Thomas Cole was born in England (1801), the only boy in a family of seven children. His family moved to America in 1818, where his father started a wallpaper factory. At the age of 18, Cole was given a book on painting and fell in love with the medium: “This book was my companion day and night, nothing could separate us—my usual avocations were neglected—painting was all in all to me. I had made some proficiency in drawing, and had engraved a little in both wood and copper, but not until now had my passion for painting been thoroughly roused—my love for the art exceeded all love—my ambition grew, and in my imagination I pictured the glory of being a great painter.” Cole was a self-taught artist who eventually became a very successful landscape painter. He spent his childhood in an industrial area of England, and upon moving to America, fell in love with the landscape of Pennsylvania and Ohio, and later with the Hudson River valley. He was not content with being, as he said, “a mere leaf painter,” and felt the need to take the field of landscapes to a higher and more sophisticated realm. He sought to bring moral and religious meaning to his landscapes.
What Inspired It?
The theme of Thomas Cole’s Dream of Arcadia is man’s relationship to unspoiled nature. Cole felt that the American wilderness was beginning to disappear as a result of the industrialization of the nation. In this painting, Cole harks back to the land of Arcadia, a rustic, secluded area of ancient Greece. The people who lived in Arcadia led simple, happy lives, in harmony with nature. Cole creates an idyllic image of an unblemished landscape—one where people frolic in the trees, sheep roam the hillside, and children play in the gentle river. Cole was greatly inspired by the work of Claude Lorrain, a French landscape artist who painted roughly 200 years before him. “Claude, to me, is the greatest of all landscape painters,” said Cole. Cole used many of the same artistic devices that Claude used in his paintings, such as the luminous distance, the large trees in the foreground that frame the painting, and elements of architecture in the middle ground. Claude often emphasized the effects of light in his paintings—something Cole focused on as well in Dream of Arcadia.
Cole used the sunlight to create contrasts of shaded and warmly lit areas. Highlighted details create a visual path back into the painting.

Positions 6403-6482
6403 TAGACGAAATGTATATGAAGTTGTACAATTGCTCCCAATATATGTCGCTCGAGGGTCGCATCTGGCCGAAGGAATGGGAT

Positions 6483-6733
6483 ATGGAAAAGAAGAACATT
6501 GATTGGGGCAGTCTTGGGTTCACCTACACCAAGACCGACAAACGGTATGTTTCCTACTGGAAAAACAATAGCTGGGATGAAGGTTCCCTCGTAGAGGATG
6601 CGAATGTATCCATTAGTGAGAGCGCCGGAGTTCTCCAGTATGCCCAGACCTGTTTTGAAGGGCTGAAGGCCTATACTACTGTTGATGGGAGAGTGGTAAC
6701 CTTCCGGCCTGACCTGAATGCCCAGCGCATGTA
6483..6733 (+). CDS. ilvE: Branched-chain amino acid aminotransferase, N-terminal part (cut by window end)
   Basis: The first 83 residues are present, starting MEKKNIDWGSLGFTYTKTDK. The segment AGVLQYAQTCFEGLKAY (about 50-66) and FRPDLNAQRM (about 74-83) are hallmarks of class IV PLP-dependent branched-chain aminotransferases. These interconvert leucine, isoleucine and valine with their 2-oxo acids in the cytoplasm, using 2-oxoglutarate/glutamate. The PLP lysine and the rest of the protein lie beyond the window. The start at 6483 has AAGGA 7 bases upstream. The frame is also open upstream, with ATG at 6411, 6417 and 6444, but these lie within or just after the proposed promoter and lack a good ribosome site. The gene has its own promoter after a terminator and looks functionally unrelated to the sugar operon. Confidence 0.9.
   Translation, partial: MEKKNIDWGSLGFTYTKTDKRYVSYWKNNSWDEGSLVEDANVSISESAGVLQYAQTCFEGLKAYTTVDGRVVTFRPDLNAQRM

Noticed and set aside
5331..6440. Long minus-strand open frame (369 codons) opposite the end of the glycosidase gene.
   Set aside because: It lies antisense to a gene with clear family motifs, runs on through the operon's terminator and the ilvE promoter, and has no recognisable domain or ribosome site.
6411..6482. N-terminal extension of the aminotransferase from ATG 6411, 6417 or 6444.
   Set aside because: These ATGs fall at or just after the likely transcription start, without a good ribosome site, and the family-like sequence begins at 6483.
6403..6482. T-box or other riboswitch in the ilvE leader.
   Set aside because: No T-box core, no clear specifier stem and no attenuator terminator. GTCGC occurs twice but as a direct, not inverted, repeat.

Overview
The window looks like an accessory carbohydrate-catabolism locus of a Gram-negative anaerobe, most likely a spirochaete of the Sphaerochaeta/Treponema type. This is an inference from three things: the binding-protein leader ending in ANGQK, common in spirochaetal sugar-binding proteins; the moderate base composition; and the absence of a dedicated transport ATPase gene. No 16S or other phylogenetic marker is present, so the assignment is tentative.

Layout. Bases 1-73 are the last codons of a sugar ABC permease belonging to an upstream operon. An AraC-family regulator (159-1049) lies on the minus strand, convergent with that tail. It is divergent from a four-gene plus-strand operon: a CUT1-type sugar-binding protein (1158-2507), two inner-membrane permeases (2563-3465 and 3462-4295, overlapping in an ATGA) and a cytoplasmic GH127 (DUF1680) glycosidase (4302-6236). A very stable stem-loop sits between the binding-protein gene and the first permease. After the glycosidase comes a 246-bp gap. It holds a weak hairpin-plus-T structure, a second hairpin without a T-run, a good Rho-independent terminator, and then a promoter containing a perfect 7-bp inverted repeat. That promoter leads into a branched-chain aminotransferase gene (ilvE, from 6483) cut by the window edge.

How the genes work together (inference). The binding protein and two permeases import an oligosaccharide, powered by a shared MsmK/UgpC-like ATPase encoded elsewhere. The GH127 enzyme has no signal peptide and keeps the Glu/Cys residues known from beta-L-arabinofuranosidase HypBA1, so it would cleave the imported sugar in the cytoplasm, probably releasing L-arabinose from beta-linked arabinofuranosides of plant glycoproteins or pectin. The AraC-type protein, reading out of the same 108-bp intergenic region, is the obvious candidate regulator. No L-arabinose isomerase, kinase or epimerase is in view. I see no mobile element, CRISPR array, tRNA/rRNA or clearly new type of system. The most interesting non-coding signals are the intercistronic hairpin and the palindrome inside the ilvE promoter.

On the cliff sits a complete Doric temple bathed in sunlight. The Doric order was the earliest and simplest of three orders of Ancient Greek or classical architecture. Notice the impossible reflection of the temple in the stream below—a detail that adds to the magical feeling of Arcadia.
The smoke rising from the front porch of the temple signifies the burning of a ritual sacrifice.
A city sits in the distant background, cut off from the foreground by a river and some trees. In the groves, forest, and fields of Arcadia, the humans find surroundings that are beautiful and fresh.
Under the trees on the left side of the painting young men and women relax, play music, and dance. Their clothing seems rural and is reminiscent of styles of ancient Greece.
The shepherd can be seen as a symbol of man’s harmony with nature through his relationship to his natural surroundings.
Despite his skill with landscapes, Cole always had a hard time painting people. In a letter to a friend, he wrote, “Worst of all is the inhabitants of [Arcadia]—I found them very troublesome, very—They have almost murdered me!”
The people in the left foreground are participating in a ceremony that involves a herme, which is a square stone pillar surmounted by a bust. This particular bust could be an image of Pan, who was the guardian of Arcadia. Due to the large number of flowers, it could also be a ceremony dedicated to Flora, the goddess of flowers.
Cole’s signature was discovered on a boulder in the foreground while the painting was being cleaned in 1967. Prior to this, there were questions as to whether this particular painting was the original, since it measured smaller than the recorded measurements of Cole’s work. But when it was removed from the frame, it became apparent that the canvas had been folded back for framing.